Aviation industry expert and Chief Executive Officer (CEO) of RTC Advisory, Opeyemi Agbaje, said to actualize Nigeria’s desire to become a hub in West and Central Africa and for the aviation industry to grow in tandem with what is obtainable in other parts of the world, the industry needs an injection of $50 billion over a period 30 years.
He gave this projection in a presentation at the Colloquium 2017, Vision 2050 for Aviation Industry held in Lagos on Tuesday.
Agbaje said the Nigerian aviation industry attracted $4 billion foreign direct investment (FDI) in 2016, noting that in 2010, the sector attracted $6 billion, $7.1billion in 2012; $5.6 billion in 2013; $4.6 billion 2014 and $8 billion in 2015.
Delivering a paper titled: ‘Vision 2050: How to fast track Nigeria’s Aviation,’ Agbaje remarked that by attracting these huge funds during the said periods indicated that the country did not encourage private participation. He stressed that the industry needs about $50 billion to grow into a competitive industry and utilise the huge market provided by the country’s growing population.
But for this goal to be realized, the country needs a stable macroeconomic environment and should be forward-looking in its activities.
“It requires a stable macroeconomic environment; forward-looking and proactive policy; a clear and compelling vision for the industry shared by all stakeholders including government and the private sector; and regulation that seeks to foster industry transformation,” he said.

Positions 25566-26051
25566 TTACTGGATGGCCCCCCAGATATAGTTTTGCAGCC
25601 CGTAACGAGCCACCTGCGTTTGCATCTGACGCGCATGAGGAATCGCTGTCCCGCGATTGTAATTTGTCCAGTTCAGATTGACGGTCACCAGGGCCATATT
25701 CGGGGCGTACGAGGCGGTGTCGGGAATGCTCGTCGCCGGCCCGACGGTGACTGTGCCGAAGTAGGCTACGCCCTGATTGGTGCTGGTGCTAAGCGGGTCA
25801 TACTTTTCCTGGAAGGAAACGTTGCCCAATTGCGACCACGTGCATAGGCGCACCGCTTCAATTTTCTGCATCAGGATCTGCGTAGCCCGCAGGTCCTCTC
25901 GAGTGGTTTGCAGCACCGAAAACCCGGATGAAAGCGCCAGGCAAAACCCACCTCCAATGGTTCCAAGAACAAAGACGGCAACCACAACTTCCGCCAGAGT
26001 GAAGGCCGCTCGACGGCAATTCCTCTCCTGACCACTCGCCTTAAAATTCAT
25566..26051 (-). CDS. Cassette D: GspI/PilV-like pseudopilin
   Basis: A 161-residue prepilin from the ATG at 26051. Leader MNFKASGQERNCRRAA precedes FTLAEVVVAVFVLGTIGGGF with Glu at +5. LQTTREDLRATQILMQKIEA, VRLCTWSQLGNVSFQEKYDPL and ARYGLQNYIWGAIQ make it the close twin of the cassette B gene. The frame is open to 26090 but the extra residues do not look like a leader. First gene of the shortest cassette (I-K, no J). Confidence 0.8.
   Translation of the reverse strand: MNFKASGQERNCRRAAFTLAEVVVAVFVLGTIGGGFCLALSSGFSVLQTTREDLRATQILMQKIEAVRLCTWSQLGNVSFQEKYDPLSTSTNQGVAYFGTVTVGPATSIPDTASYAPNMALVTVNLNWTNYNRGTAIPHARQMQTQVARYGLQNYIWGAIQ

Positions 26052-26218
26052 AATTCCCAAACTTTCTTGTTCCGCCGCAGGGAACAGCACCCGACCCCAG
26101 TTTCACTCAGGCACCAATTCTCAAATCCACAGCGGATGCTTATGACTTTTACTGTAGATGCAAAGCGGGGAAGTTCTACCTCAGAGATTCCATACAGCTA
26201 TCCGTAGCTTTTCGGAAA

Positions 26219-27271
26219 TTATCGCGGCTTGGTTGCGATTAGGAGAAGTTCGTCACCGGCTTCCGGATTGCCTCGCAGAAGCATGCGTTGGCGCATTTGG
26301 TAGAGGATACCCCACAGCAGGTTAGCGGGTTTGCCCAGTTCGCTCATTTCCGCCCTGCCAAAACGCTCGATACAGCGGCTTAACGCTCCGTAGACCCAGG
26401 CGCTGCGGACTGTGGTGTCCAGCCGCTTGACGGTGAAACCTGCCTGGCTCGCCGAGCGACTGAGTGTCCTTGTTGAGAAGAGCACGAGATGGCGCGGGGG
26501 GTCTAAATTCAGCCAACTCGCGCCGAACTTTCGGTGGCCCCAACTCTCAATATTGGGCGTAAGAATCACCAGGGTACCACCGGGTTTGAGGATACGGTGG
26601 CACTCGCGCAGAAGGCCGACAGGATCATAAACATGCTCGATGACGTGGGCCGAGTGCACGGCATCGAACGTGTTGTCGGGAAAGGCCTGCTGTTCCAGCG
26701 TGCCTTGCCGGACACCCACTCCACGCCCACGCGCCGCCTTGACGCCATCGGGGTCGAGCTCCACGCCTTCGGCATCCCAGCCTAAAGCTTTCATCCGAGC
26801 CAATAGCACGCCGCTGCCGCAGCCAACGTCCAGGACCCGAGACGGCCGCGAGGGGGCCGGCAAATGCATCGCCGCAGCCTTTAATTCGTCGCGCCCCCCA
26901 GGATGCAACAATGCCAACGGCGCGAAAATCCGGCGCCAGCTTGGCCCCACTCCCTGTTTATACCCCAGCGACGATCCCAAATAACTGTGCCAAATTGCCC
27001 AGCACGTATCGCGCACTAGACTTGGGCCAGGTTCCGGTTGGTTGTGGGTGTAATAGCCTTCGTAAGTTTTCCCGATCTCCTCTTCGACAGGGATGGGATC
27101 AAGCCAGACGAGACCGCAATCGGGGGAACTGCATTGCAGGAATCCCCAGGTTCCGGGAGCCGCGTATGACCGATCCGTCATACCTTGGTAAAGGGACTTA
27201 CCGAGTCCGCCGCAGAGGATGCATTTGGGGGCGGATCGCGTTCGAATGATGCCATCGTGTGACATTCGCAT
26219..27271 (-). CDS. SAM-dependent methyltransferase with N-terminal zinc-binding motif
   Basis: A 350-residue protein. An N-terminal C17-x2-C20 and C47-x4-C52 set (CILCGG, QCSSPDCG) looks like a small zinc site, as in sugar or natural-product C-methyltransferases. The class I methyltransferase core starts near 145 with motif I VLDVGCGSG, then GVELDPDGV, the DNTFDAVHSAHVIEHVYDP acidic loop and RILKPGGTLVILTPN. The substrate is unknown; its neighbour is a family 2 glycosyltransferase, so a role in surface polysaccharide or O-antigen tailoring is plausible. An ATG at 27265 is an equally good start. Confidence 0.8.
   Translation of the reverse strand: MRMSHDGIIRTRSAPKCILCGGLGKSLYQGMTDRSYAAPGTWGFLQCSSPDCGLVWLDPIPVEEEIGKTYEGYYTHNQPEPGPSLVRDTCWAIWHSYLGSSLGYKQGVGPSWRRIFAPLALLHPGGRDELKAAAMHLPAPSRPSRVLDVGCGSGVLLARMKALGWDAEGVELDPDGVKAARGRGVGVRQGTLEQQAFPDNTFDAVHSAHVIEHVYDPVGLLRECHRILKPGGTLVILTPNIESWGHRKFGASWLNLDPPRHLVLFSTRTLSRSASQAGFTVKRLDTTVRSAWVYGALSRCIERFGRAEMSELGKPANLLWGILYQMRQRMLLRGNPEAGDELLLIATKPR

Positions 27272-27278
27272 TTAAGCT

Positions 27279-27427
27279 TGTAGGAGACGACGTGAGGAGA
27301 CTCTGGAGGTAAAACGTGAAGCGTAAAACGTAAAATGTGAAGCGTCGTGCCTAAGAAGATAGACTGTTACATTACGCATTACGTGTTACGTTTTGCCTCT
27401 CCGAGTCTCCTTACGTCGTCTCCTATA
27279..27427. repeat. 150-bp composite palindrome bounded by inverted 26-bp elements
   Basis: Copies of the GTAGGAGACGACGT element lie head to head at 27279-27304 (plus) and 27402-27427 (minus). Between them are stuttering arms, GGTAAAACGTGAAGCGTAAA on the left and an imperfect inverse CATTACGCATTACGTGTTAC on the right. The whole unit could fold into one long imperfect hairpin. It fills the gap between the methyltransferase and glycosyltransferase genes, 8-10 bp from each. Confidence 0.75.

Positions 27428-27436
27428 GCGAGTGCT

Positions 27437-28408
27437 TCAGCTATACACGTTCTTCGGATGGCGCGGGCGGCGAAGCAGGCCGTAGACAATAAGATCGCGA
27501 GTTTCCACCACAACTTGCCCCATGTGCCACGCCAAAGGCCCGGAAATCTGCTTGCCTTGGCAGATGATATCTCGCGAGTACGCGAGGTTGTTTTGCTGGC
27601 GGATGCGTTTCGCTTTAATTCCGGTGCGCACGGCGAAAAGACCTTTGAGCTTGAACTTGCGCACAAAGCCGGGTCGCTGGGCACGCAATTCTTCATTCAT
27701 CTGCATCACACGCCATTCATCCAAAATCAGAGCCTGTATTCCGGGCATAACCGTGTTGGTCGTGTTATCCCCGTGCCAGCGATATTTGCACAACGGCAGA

Agbaje advised the Nigerian government that it could not solely provide all the infrastructural gaps in the country’s aviation industry, insisting that the answer to Nigeria’s aviation industry was FDI.
Nigerian transport industry would require at least $800 billion in the next 37 years to address the infrastructural gaps in the system while the Nigerian aviation industry would require $50bn within the period.
Agbaje said the Nigerian economy in 1999 was $57 billion while it grew to $110 billion by 2013, but noted that by 2016 the growth declined.
According to him, all forms of transportation contributed 2.88 percent to the Nigerian economy in 1999, but nosedived to just 1.4 percent of the nation’s economy. Within the period, the Nigerian economy had grown ten folds while Agbaje noted further that there have been shifts in the structure of the Nigerian economy over the years sector. He however insisted that for the country to be rated among the best, it should improve on the infrastructural deficits in the system.
However, Agbaje observed that Nigeria had become a more diversified economy especially in the domestic production, but the federal government was yet to diversify from dependence on crude oil.
He added that, “The entire transport system is not keeping pace with the Nigerian economy. From 1999 to 2016 the total gross domestic product (GDP) was $1.6bn in 1999 and was $6.1bn by 2016. Our government still relies on crude oil, but the private investors have diversified from the oil economy. The entire contribution of the transport sector to the GDP in Nigeria is 1.4 percent, but this has been on the decline in recent time”.
“Out of this figure, the contribution of aviation to the entire transport sector is merely 5.7 percent while road transport gulped 86.78 percent, water transport is 1.4 percent and rail is 0.03 percent. The evidence of government’s incapacity is so glaring, yet, the government thinks it can solve every problem in the country,” he said.